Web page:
Cal. Civ. Code § 1632(b). Section 1632(k) requires that:
Upon a failure to comply with the provisions of this section, the person aggrieved may rescind the contract or agreement in the manner provided by this chapter. When the contract for a consumer credit sale or consumer lease which has been sold and assigned to a financial institution is rescinded pursuant to this subdivision, the consumer shall make restitution to and have restitution made by the person with whom he or she made the contract, and shall give notice of rescission to the assignee. Notwithstanding that the contract was assigned without recourse, the assignment shall be deemed rescinded and the assignor shall promptly repurchase the contract from the assignee.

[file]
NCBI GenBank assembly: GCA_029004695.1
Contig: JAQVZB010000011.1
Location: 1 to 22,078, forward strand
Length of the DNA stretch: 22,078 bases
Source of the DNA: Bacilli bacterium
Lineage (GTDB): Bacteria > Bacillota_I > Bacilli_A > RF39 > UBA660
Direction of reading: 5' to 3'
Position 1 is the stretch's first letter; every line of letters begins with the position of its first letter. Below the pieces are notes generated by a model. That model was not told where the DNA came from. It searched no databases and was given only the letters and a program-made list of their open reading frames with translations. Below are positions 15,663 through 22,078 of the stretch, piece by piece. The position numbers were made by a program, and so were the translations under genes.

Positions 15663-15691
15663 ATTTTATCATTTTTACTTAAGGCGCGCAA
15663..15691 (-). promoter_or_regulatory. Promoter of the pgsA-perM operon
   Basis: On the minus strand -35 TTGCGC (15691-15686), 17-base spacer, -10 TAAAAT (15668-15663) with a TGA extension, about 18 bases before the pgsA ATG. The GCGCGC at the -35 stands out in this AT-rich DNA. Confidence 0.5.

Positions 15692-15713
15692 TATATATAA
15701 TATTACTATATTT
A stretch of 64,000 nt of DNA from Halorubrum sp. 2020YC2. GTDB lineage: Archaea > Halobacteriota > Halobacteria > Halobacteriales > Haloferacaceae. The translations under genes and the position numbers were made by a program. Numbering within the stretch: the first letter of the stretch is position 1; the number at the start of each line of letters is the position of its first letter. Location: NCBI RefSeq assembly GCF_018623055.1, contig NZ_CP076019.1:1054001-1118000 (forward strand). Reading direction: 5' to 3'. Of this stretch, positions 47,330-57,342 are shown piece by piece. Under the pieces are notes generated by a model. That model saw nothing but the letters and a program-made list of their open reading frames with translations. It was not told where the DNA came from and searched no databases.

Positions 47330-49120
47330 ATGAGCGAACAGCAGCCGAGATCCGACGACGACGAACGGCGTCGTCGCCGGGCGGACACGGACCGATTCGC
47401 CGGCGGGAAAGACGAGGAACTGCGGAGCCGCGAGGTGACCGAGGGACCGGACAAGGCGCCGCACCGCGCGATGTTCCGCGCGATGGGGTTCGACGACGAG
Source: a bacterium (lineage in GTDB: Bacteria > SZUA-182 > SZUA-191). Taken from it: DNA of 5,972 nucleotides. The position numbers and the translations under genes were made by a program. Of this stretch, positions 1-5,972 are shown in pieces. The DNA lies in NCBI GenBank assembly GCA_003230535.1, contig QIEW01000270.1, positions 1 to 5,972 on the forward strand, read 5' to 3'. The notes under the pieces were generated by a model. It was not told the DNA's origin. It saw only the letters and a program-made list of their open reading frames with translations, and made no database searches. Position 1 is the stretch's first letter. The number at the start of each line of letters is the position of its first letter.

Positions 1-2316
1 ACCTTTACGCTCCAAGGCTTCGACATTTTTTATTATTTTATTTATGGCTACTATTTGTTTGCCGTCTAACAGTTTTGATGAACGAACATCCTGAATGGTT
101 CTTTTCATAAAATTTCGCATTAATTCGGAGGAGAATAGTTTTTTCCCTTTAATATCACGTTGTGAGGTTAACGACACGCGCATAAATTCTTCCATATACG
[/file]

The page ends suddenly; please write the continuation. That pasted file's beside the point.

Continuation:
Cal. Civ. Code § 1632(k).

  Defendants LBMC and Washington Mutual move to dismiss Plaintiff Mapula's thirteenth claim on the ground that Plaintiffs do not allege that LBMC or Washington Mutual conducted business in Spanish or that they negotiated the contracts directly with Plaintiffs. However, Plaintiffs' theory of liability is secondary liability. As explained above, Plaintiffs have met the liberal pleading standards for agency liability. To the extent that it may not be clear from the complaint that the thirteenth claim is premised exclusively on secondary, rather than direct, liability, the Court directs the parties to read the thirteenth claim as alleging only secondary liability. Accordingly, the Court will DENY LBMC's motion to dismiss Mapula's thirteenth claim.


  Good cause therefore appearing, IT IS HEREBY ORDERED that the motion to strike is DENIED, and the parties are instructed to read the complaint in the aforementioned ways. IT IS FURTHER ORDERED that the motion to dismiss is GRANTED in part and DENIED in part.